Backpage & Tech Companies Promote Sex Trafficking
The Internet certainly has a dark side to it, and the website Backpage.com is front and center.
Backpage.com has been aggressively soliciting and creating sex-related ads for prostitution which promotes the sex trafficking of minors.
Recent media reports point to Backpage using a contractor to lure advertisers and customers seeking sex from competing sites. Which in turn could help the anti-trafficking groups and Congress crack down on Backpage, which has thumbed its nose at Washington and federal prosecutors.
In the documentary film I am Jane Doe – about mothers here who wage a battle against sex trafficking on behalf of their daughters, US Sen. John McCain said it was the first time he experienced when a witness refused to attend a Senate subcommittee hearing on the issue after they asked the company’s CEO to testify.
How can this be when mothers have found their teenage daughters being bought and sold on this web site?
That is because Backpage has the back of top tech companies like Google and Facebook. Those companies have lobbied heavily to prevent Congress from changing the 1996 Communications Decency Act which protects all third parties such as Internet Service Providers from what others post on their web sites.
As a result, sex trafficking is a growing business thanks to the explosive growth of the Internet and the tech companies that now control Congress via its heavy lobbying and campaign spending on behalf of free speech.
Numerous lawsuits have been filed against Backpage to stop accepting ads that promote the sex trafficking of minors, and almost every judge has upheld Backpage’s rights because it qualifies as a passive platform for third-party content under the US Communications Decency Act of 1996.
Backpage’s persistent hosting of prostitution ads – which include postings of underage girls and boys – have been linked to a slew of gruesome murders in the US and overseas.
In a Senate subcommittee report earlier this year the company claimed it used a program to remove illegal ads and objectionable words from ads, such as ‘lolita’ and ‘teenage’ and ‘rape.’ However, human rights organizations say Backpage allows those who pay for the ads soliciting prostitution to use substitute words.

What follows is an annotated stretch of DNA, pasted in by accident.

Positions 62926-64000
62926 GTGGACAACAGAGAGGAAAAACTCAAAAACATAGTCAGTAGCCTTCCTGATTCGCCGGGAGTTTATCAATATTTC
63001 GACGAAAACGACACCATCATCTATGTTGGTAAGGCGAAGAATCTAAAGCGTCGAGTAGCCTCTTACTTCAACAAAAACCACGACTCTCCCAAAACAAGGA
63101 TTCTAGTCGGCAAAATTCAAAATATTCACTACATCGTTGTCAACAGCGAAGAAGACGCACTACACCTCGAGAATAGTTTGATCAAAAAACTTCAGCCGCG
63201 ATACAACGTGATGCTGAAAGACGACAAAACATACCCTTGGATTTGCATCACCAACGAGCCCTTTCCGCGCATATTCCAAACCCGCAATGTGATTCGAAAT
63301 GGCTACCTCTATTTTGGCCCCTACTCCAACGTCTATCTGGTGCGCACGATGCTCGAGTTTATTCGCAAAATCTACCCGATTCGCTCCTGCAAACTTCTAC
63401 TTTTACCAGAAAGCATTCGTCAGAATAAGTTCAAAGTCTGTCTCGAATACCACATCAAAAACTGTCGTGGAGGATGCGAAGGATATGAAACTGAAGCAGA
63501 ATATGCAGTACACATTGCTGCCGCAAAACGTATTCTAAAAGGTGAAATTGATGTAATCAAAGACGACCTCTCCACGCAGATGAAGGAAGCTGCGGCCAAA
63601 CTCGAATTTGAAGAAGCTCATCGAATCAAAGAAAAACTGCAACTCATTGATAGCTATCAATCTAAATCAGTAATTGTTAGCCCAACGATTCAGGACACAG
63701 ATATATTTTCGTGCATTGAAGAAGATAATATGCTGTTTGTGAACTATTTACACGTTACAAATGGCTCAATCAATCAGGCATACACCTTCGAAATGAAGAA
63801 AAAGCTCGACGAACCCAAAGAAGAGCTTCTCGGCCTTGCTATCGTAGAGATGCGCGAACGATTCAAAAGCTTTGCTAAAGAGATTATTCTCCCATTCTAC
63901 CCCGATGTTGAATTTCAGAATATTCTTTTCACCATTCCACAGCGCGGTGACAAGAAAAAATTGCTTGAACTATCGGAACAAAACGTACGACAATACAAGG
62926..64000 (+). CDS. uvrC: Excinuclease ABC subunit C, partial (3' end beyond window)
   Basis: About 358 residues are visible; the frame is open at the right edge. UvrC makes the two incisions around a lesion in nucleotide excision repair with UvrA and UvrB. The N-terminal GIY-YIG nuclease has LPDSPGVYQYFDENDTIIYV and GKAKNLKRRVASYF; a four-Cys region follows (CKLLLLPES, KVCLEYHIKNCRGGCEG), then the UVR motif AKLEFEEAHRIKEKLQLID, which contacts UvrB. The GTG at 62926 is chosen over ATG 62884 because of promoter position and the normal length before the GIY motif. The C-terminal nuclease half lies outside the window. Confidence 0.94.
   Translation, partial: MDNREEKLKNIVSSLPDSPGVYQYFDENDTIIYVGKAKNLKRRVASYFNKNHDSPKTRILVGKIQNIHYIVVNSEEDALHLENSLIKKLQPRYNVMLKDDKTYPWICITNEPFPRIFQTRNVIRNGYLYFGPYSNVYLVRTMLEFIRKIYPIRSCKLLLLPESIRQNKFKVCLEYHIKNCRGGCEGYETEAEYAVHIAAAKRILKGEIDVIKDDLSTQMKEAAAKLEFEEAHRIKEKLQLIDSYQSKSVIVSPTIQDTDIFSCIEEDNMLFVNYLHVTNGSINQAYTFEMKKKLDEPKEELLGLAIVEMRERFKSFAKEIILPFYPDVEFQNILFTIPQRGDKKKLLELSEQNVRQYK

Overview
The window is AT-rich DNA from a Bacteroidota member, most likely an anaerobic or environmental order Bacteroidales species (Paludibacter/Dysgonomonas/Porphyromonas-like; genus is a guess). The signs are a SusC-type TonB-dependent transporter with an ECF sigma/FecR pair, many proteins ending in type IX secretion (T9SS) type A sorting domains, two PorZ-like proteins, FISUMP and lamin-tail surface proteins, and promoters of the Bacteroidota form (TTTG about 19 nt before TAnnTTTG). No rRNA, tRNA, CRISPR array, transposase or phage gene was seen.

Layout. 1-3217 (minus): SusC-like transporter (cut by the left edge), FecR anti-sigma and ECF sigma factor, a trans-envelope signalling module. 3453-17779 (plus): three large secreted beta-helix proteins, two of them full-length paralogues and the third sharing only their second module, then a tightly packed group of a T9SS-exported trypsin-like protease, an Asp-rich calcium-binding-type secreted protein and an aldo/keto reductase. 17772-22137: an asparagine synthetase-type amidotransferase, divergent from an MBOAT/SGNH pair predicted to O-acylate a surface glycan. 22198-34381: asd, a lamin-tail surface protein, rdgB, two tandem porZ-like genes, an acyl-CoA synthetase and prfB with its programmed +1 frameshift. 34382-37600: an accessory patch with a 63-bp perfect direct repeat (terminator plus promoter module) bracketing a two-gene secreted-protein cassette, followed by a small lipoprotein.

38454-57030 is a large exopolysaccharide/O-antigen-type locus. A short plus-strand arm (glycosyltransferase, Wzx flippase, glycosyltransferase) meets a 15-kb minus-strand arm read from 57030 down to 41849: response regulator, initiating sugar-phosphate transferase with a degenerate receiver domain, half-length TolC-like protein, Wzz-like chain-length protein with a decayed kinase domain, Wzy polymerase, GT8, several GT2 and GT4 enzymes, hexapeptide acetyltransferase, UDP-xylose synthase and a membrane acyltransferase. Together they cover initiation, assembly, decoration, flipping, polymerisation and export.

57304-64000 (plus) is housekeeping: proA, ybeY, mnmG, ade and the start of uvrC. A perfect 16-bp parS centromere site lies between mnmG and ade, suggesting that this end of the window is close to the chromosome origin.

Another example of Backpage’s laughing off Washington’s threats is when it put a red banner headline over its adult listings with the word ‘Censored’ and released a statement that they had removed the adult section because of ‘unconstitutional government censorship.’ However, Backpage sex ads just moved to the dating section of the site, according to the NY Post.
The owners of Backpage – Michale Lacey and James Larkin – bought the Village Voice in NY and discovered that the real money to be made today in the media business was its online classified section. More than 93 percent of its ad revenue in 2011 came from its adult section, which include postings for sex with underage girls and boys, according to the Senate report. Backpage’s revenue in 2014 was $135 million and is projected to be $250 million by 2019.
The National Center for Missing and Exploited Children estimates that 73 percent of the 10,000 child trafficking reports it receives annually involve Backpage in some way.
The Washington Post wrote an editorial recently in which they noted that Congress will have to decide whether to amend the Decency Act which gives third-party hosts such as Backpage immunity for content posted by its users. “This immunity has been vital to the development of free speech on the Internet, but can also provide a loophole for companies that tacitly facilitate human trafficking.”
What the editorial didn’t mention is that holding Backpage responsible for sex trafficking will depend on Google and Facebook – who decide what laws get passed or amended in today’s Internet world.